WASHINGTON, Kansas, Dec. 18 (Reuters) – Farmer Bill Pannebacher got a call earlier this month from a representative from TC Energy Corp., telling him that the Keystone pipeline, which runs through his farmland in rural Kansas, had suffered from Oil spill.
But he wasn’t prepared for what he saw on his land, which he owned with his wife, Chris. Oil shot out of the pipeline and covered what he estimated was roughly an acre of pasture up the pipe, which is located in a valley.
The turf was blackened with diluted bitumen, one of the thickest types of crude oil, which was transported from Canada to the Gulf of Mexico.
The collapse on Dec. 7 is the third in the past five years for the Keystone pipeline, and the worst of the three — more than 14,000 barrels of crude oil have been spilled and cleanup is expected to take weeks or months.
TC did not say when repairs could be completed and a 96-mile (155 km) section of the pipeline will be restarted. The Canadian company said in a statement that the crews will remain busy on site during the holidays, and the completion of cleaning depends on the weather and other factors.
“We are committed to restoring the affected areas to their original condition or better.”
Keystone’s two previous spills occurred in unincorporated areas of North Dakota and South Dakota. And although the city of Washington, Kansas, is small with a population of just over 1,000, it is surrounded by farms where wheat, corn and soybeans are grown and cattle are raised. The spill in Washington County affected land owned by several people.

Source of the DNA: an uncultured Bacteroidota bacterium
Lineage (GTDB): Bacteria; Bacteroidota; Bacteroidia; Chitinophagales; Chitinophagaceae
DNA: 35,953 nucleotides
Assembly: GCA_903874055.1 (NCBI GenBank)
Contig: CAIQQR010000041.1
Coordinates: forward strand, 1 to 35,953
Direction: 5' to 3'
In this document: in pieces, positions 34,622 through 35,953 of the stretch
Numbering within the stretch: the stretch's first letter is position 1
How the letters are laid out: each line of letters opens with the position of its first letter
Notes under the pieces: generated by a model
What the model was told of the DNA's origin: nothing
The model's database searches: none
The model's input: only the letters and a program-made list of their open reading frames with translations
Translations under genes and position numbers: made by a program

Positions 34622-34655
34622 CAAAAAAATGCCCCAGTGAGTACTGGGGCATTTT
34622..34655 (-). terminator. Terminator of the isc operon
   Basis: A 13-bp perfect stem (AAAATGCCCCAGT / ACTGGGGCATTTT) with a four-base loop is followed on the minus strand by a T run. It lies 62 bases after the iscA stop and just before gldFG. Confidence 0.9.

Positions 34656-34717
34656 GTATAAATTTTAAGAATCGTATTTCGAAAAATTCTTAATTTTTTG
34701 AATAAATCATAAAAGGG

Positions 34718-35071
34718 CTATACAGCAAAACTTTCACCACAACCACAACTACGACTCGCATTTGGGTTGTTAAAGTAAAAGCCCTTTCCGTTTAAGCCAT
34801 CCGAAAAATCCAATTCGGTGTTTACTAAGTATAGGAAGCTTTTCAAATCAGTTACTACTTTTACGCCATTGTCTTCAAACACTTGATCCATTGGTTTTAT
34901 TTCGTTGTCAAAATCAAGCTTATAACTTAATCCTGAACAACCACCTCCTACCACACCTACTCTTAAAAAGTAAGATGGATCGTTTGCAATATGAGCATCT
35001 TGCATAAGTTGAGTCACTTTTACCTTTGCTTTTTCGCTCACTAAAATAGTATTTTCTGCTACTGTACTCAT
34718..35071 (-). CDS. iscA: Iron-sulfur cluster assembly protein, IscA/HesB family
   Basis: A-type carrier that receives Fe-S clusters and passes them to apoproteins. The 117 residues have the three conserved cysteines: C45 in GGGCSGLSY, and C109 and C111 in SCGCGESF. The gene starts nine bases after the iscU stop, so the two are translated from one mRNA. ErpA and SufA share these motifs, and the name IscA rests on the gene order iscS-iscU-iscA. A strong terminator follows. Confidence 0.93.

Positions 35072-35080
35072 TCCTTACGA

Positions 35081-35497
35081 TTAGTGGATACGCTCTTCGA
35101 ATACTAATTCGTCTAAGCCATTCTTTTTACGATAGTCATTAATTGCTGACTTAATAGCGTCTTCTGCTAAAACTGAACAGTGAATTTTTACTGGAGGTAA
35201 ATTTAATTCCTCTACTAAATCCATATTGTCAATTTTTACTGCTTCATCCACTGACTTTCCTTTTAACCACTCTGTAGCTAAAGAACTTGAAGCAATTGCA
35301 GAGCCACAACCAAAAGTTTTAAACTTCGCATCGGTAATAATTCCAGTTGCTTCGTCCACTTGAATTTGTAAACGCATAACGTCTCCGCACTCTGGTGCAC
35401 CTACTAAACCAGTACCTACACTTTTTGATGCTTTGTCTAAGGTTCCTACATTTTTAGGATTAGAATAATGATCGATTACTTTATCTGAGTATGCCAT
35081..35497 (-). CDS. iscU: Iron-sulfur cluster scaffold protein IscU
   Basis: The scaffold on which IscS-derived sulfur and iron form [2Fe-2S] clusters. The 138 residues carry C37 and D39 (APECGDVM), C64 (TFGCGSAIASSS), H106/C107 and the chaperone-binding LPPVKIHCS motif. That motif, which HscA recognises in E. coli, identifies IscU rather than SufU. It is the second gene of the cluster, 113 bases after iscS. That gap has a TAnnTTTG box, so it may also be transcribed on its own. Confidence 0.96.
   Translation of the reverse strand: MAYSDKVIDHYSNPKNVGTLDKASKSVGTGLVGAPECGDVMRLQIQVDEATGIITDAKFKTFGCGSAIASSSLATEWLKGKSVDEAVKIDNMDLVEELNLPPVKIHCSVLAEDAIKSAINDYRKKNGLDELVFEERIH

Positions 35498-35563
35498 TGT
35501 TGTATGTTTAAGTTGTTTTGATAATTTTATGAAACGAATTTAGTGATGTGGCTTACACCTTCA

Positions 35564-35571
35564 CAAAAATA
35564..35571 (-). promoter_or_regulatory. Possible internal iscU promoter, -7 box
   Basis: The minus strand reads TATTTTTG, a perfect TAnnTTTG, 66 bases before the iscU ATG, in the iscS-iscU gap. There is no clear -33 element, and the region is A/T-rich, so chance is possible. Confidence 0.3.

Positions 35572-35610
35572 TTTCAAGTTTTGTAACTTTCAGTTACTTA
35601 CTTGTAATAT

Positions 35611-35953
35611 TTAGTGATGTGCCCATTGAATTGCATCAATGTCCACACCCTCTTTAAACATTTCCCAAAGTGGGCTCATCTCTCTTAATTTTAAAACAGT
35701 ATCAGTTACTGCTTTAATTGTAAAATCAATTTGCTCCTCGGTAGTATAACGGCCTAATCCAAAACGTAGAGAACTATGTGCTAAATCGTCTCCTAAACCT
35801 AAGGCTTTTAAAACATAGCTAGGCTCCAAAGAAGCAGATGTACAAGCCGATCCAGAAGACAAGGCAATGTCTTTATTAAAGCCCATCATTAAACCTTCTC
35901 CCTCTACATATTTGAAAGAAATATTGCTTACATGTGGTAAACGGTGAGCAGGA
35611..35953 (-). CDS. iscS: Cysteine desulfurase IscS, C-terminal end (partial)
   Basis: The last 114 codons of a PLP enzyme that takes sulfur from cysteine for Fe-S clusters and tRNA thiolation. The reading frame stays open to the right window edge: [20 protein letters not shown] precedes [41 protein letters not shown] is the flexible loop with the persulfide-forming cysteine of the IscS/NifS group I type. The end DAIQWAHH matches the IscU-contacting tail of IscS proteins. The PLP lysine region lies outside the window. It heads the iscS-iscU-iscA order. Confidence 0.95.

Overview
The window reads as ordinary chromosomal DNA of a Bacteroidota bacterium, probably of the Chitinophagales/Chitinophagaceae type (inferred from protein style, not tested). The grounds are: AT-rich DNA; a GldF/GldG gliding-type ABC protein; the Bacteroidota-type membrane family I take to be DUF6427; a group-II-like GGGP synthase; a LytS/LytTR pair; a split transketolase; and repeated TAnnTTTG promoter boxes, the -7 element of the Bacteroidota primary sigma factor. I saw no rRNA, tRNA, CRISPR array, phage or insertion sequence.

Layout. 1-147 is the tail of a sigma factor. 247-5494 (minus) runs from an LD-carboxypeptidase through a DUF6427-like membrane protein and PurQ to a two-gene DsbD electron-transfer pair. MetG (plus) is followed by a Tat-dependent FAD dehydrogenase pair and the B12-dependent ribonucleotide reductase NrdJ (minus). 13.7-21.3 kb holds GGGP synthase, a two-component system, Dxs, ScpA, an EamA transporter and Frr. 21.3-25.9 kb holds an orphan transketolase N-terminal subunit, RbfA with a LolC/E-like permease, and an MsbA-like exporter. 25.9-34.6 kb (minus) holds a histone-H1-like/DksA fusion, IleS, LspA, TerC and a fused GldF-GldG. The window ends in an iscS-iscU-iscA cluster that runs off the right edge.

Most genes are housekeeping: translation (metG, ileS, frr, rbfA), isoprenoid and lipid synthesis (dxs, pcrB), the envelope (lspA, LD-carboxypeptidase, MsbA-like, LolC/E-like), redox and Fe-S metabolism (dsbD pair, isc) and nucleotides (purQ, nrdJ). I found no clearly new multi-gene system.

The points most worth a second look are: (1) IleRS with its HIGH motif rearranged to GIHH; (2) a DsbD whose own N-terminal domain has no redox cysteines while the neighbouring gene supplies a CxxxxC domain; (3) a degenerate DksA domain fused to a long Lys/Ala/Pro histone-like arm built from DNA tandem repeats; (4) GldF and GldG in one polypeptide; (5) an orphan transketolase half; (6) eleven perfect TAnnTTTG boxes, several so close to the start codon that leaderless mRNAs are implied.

The once-peaceful valley is a construction site teeming with about 400 contractors and employees of pipeline operator TC Energy and federal, state and local officials. They work at night, leaving a glow from the high-intensity LEDs that can be seen from miles away.
Cranes, storage containers, construction equipment, and vehicles extend more than half a mile from the site of the rupture. The valley became almost a small town, with several Quonset-style cottages erected for the workers.
Aerial photos showed a large swath of black ground that almost looked like an airborne object casting a shadow on the ground. The pasture was used for grazing cattle and calving calves, Pannebaker said, but with calving season over, there was no livestock there at the time.
The oil-covered lawn on the grounds, owned by Pannebaker and his sisters as part of the family trust, is now completely gone. It had been scraped away and was now confined to a giant mound of dirt noticeably darker at the bottom. But the drops of oil on the plants at the top of the hill were still visible.
A wider group is affected
Living in rural Kansas, the Panpackers are used to being prepared for severe weather, but not oil spills. Residents were largely unconcerned despite the incident, even though the area will resemble a work site in the near future.
“How many people have suffered from the oil spill? Who knows what it is?” said Chris Pannebacker. “It’s not like a hurricane or a natural disaster.”
Kansas State Representative Lisa Moser said in a Facebook post that 14 landowners are being compensated for spills or use of their property during the cleanup.
TC said it is discussing compensation with the landowners but will keep details confidential. The company said it has been in regular contact with the landowners. Pannbacker said TC has not yet discussed compensation with them.
Pannebaker says he doesn’t expect pasture grass to return for at least two or three years; There is a well site in the pasture that is used for livestock which they will not use either.
(Reporting by Erwin Ciba in Washington, Kansas); Additional reporting by Rod Nickell; Writing by David Gavin; Editing by Margarita Choi
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